glucose monitor

Scientists from the Military University of Technology in Warsaw, Poland have developed a continuous glucose monitoring (CGM) system that uses an optical and therefore non-invasive glucose sensor.

The technology behind the iSULIN system is based upon the Beer–Lambert law and uses light frequencies to accurately measure glucose levels just under the skin. Glucose readings are calculated based upon how much energy is absorbed and dissipated by molecules in the blood. As the concentration of glucose in the blood increases, the proportion of energy absorbed and dissipated changes. This allows an algorithm to calculate the level of glucose in the blood.

Optical SmartWatch sensor

To date, the glucose sensors that are used in continuous glucose monitors involve inserting a fine strand of metal under the surface of the skin. By using an optical sensor, the researchers have developed a non-invasive way that does not require puncturing the skin.

The iSULIN uses a SmartWatch sensor which is worn on the wrist and needs only to be pressed against the skin to provide readings. Results are sent wirelessly, via Bluetooth, to a smartphone on which readings can be viewed and analyzed. As with CGMs that are currently available, the monitor will require a small number of blood glucose tests to calibrate the system.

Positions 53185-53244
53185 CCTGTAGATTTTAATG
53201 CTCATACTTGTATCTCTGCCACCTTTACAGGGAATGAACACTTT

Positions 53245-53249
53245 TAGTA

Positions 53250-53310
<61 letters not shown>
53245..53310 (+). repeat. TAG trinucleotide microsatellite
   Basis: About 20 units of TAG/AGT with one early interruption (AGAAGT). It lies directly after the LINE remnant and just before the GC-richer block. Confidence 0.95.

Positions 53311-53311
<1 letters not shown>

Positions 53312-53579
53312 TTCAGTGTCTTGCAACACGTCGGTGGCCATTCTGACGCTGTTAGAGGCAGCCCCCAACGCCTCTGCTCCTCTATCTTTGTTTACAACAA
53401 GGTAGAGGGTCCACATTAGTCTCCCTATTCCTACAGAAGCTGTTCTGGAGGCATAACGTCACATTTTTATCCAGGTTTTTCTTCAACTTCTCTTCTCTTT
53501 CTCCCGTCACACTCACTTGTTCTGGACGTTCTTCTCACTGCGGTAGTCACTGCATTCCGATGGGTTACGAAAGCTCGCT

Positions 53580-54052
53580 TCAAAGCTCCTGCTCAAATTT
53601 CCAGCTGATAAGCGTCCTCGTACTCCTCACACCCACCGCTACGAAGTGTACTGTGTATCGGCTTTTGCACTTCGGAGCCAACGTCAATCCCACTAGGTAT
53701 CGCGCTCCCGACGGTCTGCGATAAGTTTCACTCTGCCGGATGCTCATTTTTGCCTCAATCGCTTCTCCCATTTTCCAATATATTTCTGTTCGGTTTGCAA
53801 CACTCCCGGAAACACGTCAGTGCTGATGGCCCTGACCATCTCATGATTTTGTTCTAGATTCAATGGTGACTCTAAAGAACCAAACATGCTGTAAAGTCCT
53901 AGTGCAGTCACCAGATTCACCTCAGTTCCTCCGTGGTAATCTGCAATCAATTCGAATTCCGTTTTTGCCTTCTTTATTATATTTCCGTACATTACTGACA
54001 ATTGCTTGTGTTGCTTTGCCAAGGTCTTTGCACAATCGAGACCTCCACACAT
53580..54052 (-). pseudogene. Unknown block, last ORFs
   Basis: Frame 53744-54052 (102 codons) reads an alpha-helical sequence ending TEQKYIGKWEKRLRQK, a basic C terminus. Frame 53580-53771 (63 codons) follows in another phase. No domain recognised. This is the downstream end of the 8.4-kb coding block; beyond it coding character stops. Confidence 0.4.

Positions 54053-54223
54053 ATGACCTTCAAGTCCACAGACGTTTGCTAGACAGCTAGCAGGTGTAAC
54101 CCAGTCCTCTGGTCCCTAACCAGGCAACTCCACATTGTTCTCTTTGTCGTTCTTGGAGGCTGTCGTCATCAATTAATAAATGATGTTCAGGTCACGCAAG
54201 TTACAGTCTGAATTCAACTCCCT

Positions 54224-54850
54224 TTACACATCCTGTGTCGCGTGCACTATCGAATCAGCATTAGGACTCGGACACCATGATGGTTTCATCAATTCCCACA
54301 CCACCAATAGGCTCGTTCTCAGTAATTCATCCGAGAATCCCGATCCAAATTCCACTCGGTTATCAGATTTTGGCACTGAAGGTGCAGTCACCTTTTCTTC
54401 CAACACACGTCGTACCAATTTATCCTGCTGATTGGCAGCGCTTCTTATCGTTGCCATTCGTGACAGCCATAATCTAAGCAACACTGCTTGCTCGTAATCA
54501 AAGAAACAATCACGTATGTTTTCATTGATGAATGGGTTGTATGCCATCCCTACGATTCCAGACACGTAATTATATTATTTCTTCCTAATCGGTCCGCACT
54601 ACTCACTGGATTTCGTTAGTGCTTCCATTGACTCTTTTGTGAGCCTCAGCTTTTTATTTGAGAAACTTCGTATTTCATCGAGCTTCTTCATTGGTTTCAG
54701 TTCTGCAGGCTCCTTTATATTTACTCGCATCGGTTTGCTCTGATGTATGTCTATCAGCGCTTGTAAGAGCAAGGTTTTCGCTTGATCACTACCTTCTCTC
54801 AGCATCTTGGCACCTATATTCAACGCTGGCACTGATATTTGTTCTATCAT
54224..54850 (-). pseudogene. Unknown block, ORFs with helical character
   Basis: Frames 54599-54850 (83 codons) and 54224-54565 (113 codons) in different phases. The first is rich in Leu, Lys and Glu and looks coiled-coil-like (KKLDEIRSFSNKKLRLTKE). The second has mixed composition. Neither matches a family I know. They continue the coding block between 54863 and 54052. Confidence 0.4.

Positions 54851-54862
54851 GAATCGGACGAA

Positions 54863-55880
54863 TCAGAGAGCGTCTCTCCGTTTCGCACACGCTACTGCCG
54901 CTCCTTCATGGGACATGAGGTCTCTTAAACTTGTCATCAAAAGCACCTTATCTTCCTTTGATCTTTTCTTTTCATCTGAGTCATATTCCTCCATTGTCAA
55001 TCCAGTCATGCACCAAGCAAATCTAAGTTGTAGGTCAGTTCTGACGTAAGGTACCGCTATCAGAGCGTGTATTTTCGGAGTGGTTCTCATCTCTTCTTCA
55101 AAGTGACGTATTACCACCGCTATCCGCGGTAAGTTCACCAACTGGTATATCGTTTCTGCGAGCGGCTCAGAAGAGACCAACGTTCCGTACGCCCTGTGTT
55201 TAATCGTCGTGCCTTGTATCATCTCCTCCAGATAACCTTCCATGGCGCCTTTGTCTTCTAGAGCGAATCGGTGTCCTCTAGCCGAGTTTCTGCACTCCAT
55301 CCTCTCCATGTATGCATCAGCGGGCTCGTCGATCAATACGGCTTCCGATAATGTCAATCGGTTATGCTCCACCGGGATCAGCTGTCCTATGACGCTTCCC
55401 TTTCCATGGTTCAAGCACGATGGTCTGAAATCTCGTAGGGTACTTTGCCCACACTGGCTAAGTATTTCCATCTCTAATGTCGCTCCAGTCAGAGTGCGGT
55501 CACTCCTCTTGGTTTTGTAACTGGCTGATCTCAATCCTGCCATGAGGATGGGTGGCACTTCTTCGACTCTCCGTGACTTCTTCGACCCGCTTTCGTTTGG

The research team, led by Dr Mariusz Chmielewski, picked up second place in the World Citizenship category of the Microsoft Imagine Cup 2015, which awards innovations in new technology.

The researchers have developed a prototype of the system and the next stage will be to undergo clinical trials before the system can go through the approval process.